Martin Popoff: Sail Away – Whitesnake’s Fantastic Voyage

Soundcheck Books 2015

Martin Popoff: Sail Away - Whitesnake's Fantastic Voyage

Sail Away –
Whitesnake’s Fantastic Voyage

Light shed into the shadow of the blues but the farthest reaches of one band’s story remain deeply dark.

It’s somehow ironic that this book was finished shortly before its subject released “The Purple Album” which could signify a full circle for David Coverdale‘s journey, but neither his group’s latter-day renaissance, nor the ensemble that the singer had risen to fame with lie within its scope. While both open ends of WHITESNAKE’s existence are touched upon here, it’s the band’s classic period that Martin Popoff addresses and provides a curious perspective to. A Canadian, the author might not know the thrill of hearing their 1987’s record – one to have brought the Brits international fame and fortune – beginning with “Still Of The Night,” yet the North American view at their route highlights the sometimes plight Coverdale’s operation experienced in their early years because, in the Old World, SNAKE seemed successful every step of the way.

In fact, it’s a story of toil and trouble starting with “Trouble” and signing off with “Slip Of The Tongue” – based on Popoff’s many interviews with its principal characters, including David himself, as well as Micky Moody, Bernie Marsden and Neil Murray, the people Coverdale more or less ruthlessly parted company with once they became no more than those steps of his ladder to global recognition. They may try diplomatically to avoid direct description of how what was a democracy situation in the beginning turned on its head by suggesting it had always been a one-man vision, yet disillusionment seeps through. Martin, though, tries to reinstate the balance by going off on a tangent and touching upon Marsden’s potential collaboration with Phil Lynott or recounting a BLUE MURDER saga – without tying the loose thread of Tony Franklin’s progress from being part of the SNAKE offshoot to part of the parent collective – so there’s a lot of fleshing it out.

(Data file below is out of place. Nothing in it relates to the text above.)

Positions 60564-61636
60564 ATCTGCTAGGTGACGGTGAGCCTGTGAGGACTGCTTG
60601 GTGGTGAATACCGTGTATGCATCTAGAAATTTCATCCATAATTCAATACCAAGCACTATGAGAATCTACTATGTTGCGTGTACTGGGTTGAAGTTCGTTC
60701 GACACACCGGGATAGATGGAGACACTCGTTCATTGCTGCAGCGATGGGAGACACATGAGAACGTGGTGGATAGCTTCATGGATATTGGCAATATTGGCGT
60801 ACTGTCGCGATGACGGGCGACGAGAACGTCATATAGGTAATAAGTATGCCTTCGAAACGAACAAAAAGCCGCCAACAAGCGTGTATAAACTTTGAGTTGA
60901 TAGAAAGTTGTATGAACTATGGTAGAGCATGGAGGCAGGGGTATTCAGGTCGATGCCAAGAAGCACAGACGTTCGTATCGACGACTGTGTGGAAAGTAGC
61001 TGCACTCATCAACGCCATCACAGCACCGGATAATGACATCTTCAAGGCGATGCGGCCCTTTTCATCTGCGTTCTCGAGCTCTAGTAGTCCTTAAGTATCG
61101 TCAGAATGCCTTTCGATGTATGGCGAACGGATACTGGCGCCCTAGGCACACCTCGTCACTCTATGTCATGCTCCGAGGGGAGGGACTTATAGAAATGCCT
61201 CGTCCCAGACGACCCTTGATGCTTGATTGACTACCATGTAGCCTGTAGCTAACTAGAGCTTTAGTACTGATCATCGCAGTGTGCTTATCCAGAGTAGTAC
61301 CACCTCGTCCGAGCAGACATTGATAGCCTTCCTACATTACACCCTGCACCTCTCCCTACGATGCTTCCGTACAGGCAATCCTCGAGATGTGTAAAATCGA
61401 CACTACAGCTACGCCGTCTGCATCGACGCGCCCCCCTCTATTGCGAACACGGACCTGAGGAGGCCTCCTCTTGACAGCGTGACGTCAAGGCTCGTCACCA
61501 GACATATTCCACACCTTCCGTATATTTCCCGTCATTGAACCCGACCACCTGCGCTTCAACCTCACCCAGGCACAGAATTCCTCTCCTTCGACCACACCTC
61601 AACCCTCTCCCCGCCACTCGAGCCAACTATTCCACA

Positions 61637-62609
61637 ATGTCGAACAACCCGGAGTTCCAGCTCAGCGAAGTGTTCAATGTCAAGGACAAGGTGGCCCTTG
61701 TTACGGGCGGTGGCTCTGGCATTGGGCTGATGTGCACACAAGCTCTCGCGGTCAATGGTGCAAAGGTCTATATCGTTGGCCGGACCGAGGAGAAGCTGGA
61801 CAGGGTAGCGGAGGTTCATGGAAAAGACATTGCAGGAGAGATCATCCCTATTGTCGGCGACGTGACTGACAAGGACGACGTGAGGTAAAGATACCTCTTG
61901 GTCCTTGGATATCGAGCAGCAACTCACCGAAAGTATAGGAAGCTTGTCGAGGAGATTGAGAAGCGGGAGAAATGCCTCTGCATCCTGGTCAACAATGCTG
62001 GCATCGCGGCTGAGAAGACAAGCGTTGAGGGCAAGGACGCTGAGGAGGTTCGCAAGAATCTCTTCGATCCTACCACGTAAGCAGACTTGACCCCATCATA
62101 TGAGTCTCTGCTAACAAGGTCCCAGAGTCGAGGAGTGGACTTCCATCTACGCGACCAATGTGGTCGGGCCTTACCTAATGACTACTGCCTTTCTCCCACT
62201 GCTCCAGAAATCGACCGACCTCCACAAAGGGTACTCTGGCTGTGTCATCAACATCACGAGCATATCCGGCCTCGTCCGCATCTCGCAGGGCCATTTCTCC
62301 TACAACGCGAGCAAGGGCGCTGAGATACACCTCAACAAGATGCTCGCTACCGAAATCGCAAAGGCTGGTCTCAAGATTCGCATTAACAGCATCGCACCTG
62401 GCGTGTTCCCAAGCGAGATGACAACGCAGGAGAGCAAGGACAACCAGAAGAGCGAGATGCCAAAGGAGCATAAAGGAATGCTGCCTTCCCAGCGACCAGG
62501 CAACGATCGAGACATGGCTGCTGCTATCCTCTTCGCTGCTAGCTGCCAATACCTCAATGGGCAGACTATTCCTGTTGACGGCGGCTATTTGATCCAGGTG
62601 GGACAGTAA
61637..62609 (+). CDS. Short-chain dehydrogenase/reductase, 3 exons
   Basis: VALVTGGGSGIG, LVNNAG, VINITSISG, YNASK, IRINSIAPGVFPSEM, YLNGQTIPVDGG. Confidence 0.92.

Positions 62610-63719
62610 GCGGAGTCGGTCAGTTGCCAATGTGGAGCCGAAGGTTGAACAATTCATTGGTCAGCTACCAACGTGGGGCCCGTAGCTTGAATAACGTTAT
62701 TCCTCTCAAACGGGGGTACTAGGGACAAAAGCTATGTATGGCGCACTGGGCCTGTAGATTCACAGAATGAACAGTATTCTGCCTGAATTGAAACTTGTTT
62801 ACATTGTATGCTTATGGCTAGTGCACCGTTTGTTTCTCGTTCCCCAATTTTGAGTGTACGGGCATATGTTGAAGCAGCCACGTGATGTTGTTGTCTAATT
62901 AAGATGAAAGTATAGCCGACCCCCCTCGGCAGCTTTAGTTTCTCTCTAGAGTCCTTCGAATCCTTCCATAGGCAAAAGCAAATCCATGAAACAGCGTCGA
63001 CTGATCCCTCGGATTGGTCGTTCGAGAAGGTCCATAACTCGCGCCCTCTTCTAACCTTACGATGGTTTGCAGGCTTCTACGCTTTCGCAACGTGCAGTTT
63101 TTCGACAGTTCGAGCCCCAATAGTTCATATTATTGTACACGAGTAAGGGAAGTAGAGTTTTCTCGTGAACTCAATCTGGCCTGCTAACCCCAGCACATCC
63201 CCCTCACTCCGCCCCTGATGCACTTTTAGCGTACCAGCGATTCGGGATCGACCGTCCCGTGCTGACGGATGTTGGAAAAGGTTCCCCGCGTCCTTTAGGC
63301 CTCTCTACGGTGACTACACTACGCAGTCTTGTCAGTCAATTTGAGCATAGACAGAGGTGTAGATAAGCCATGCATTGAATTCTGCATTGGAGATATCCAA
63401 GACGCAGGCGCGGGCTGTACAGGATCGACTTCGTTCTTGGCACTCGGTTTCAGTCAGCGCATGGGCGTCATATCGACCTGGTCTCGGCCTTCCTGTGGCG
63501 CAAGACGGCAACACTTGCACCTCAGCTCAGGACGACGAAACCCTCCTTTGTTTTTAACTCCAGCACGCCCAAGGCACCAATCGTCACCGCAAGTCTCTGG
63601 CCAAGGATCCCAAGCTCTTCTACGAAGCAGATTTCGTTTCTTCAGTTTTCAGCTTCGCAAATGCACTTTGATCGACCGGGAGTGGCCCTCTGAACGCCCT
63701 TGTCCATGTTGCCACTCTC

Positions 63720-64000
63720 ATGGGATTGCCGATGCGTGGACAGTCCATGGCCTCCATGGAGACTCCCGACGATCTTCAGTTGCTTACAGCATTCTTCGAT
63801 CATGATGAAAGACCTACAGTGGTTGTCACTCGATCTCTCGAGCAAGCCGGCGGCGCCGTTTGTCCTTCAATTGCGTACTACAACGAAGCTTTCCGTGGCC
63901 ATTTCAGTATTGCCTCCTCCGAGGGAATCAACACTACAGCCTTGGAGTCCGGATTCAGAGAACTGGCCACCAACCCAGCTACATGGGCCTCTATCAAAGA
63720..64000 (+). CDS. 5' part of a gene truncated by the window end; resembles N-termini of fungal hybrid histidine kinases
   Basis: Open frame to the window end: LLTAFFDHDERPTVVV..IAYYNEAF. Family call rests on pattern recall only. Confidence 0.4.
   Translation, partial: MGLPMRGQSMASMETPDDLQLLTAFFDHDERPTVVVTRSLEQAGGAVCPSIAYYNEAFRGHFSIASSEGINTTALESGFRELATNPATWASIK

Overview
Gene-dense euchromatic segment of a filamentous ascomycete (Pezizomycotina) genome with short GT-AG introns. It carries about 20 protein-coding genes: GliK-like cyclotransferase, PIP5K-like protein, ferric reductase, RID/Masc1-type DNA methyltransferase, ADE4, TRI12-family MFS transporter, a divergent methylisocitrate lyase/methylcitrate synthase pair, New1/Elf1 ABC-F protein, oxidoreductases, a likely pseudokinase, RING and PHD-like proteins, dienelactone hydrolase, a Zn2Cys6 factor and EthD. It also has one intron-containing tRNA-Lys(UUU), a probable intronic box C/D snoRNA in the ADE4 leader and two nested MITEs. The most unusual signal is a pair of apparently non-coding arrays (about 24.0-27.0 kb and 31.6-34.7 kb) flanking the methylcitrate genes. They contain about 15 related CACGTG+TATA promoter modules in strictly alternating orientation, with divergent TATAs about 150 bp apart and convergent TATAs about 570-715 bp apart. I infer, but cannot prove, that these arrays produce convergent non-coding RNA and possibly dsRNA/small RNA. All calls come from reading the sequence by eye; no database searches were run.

Through the author’s own track-by-track reviews and the players’ commentary, all integrated into narrative, the background of rehashing early ’80s classics “Crying In The Rain” and “Fool For Your Loving” in the latter part of the decade is revealed, and their original genesis is explained. As a result, the writers’ personal connection to songs transpires, albeit the same, if not directly expressed, emotionality oozes from producers, engineers and A&R John Kalodner’s remarks on behind-the-scenes dramas, first and foremost with regards to guitarist John Sykes’ estrangement and the English ensemble’s embracing its leader’s American dream. Details are aplenty on these pages, so the minutiae buffs get to know about Ritchie Blackmore’s role in the genesis of “Still Of The Night” and learn that Adrian Vandenberg not only appeared in the video to this song but played on one studio version of “Here I Go Again”; yet some moments of the SNAKE’s crawl remain dim.

A few of the band’s former members are just shadowy presence here, among them such elsewhere-prominent musicians as Pete Solley or Aynsley Dunbar, and objective analysis of the power shift in the band is sacrificed to the author’s sympathy towards his subject as well as his permanent quest for metal, Popoff’s genre of choice; more so, the story is so music-centered that it leaves out WHITESNAKE’s entertainment factor as a few funny live situations get mentioned but none of the ensemble’s off-stage shenanigans made it onto the pages. That wasn’t the author’s goal anyway, so as far as charting the band’s classic period goes – more or less academically – this is quite a riveting read.


September 1, 2015

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